- President Joe Biden is set to unveil an executive order screening certain outbound investments to China.
- The order aims to prevent technologies that could aid China’s military modernization.
- Regulations from this order will target specific sectors like semiconductors, quantum computing, and artificial intelligence.
An impending executive order from President Joe Biden will address the regulation of outbound investments in sensitive technologies bound for China. This initiative has arisen from concerns surrounding the possibility of U.S. capital and expertise inadvertently enhancing China’s military capabilities.
Key sectors, including but not limited to U.S. private equity, venture capital, and joint ventures investing in China’s realms of semiconductors, quantum computing, and artificial intelligence, will be encompassed by this order. A significant number of investments in these sectors will mandate governmental notification. Furthermore, specific transactions might be barred based on information from confidential sources.
Former U.S. Commerce Department official, Cordell Hull, has articulated that existing restrictions on exports and inbound investments will be complemented by this new order, aiming to better regulate the flow of capital into China. Although immediate enforcement of the order is not projected, the administration is set to seek public feedback on its proposals, subsequent to preliminary discussions with relevant stakeholders and international counterparts.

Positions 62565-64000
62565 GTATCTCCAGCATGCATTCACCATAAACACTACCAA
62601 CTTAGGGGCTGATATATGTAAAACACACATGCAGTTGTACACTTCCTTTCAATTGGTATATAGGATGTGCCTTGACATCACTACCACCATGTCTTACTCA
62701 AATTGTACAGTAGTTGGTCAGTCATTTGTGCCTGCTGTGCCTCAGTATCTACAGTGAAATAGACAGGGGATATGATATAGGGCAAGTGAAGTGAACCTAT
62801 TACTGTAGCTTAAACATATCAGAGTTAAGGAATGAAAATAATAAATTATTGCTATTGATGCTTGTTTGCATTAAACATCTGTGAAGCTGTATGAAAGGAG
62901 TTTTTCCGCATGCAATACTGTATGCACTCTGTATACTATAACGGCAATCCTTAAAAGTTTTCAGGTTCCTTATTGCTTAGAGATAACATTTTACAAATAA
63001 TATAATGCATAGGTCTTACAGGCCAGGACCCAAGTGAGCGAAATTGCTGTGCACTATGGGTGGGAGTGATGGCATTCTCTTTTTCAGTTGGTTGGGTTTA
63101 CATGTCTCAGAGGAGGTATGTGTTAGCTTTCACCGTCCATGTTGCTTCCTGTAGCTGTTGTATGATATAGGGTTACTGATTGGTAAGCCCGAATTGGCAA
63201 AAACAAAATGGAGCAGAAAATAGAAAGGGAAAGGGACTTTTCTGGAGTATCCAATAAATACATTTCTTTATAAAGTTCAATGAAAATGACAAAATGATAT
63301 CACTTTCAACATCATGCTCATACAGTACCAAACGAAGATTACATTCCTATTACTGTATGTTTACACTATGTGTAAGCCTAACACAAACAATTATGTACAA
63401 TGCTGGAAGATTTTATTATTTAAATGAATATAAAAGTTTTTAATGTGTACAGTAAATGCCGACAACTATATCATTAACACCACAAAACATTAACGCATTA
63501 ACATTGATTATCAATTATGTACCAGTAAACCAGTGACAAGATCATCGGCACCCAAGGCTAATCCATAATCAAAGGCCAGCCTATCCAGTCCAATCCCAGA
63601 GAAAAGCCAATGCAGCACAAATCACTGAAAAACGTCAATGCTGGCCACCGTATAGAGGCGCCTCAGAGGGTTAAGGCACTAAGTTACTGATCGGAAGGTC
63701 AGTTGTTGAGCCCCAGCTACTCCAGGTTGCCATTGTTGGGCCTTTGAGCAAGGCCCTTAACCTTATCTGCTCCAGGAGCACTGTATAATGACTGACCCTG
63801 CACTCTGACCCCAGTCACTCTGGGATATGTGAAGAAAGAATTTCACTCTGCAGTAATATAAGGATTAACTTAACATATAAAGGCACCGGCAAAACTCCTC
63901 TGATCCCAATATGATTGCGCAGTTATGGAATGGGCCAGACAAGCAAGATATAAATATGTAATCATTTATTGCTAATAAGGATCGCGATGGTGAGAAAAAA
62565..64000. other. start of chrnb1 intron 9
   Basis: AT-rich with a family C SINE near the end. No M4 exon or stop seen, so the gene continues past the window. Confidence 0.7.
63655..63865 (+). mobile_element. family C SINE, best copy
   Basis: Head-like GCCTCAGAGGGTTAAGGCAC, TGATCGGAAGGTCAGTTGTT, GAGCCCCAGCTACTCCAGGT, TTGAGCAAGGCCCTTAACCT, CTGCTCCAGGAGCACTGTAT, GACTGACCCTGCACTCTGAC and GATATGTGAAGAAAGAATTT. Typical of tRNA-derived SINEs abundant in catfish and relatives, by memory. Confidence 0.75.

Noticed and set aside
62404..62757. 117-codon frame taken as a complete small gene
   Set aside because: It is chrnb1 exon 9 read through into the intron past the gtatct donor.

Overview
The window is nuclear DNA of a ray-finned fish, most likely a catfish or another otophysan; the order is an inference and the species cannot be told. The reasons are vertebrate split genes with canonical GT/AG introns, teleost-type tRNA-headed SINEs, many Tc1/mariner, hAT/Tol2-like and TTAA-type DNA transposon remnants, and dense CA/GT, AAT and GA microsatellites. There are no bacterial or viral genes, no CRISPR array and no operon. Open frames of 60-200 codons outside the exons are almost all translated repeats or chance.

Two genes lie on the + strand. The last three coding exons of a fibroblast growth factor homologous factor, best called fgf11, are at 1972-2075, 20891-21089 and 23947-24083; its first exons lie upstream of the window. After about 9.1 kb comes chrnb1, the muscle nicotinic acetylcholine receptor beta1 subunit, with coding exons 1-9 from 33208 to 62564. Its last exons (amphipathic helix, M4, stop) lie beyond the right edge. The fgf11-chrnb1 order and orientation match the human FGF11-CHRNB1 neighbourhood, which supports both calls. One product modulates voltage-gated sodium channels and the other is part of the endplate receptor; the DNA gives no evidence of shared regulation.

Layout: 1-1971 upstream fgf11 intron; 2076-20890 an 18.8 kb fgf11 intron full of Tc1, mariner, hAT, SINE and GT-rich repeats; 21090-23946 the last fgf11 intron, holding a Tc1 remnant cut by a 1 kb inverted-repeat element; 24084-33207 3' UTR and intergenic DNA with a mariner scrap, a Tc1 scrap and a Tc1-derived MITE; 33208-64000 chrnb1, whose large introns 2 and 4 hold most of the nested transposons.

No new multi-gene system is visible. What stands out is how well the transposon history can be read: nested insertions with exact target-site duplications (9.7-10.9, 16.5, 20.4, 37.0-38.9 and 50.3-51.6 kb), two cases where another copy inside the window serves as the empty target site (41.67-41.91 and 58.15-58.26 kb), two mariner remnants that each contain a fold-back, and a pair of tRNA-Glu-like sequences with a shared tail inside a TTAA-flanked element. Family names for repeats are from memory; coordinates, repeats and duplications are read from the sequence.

In a previous interaction with Chinese representatives, U.S. Treasury Secretary Janet Yellen broached the topic of potential restrictions. She clarified that any ensuing limitations would be limited to sectors that have direct implications on national security.
When approached about the potential order, Liu Pengyu, the spokesperson for the Chinese Embassy in Washington, emphasized the recurrent U.S. narrative of contextualizing technology and trade within the national security framework. He assured that China remains vigilant and will steadfastly uphold its national interests.
Laura Black, who previously held a position with the Committee on Foreign Investment in the United States, alluded to the fact that this order may not operate on a case-by-case review mechanism akin to the CFIUS. Nevertheless, it is poised to lay down restrictions on select investments. Disclosure about the order is anticipated early next week, though past schedules suggest potential shifts in timelines.
Confidential sources hint at the order’s alignment with the export control guidelines previously established for China by the U.S. Department of Commerce. With respect to investment policies, Emily Kilcrease, an ex-U.S. official, commented on ongoing endeavors to delineate the boundaries of artificial intelligence and the broader aim to oversee U.S. offshore investments. Kilcrease also hinted at the possibility of a responsive action from China in the wake of these regulatory measures.
Simultaneously, a defense policy bill under review in the U.S. Senate recently witnessed the passing of an amendment concerning outbound investments. While this draft legislation underscores the requirement to disclose certain outbound investments, it does not propose any explicit prohibitions. Highlighting the significance of this matter, Sen. Bob Casey emphasized the criticality of overseeing investments in sectors fundamental to national security, especially in relation to China. He also stated that the Outbound Investment Transparency Act, an amendment he was instrumental in introducing, is geared to enhance the foundational principles of the executive order.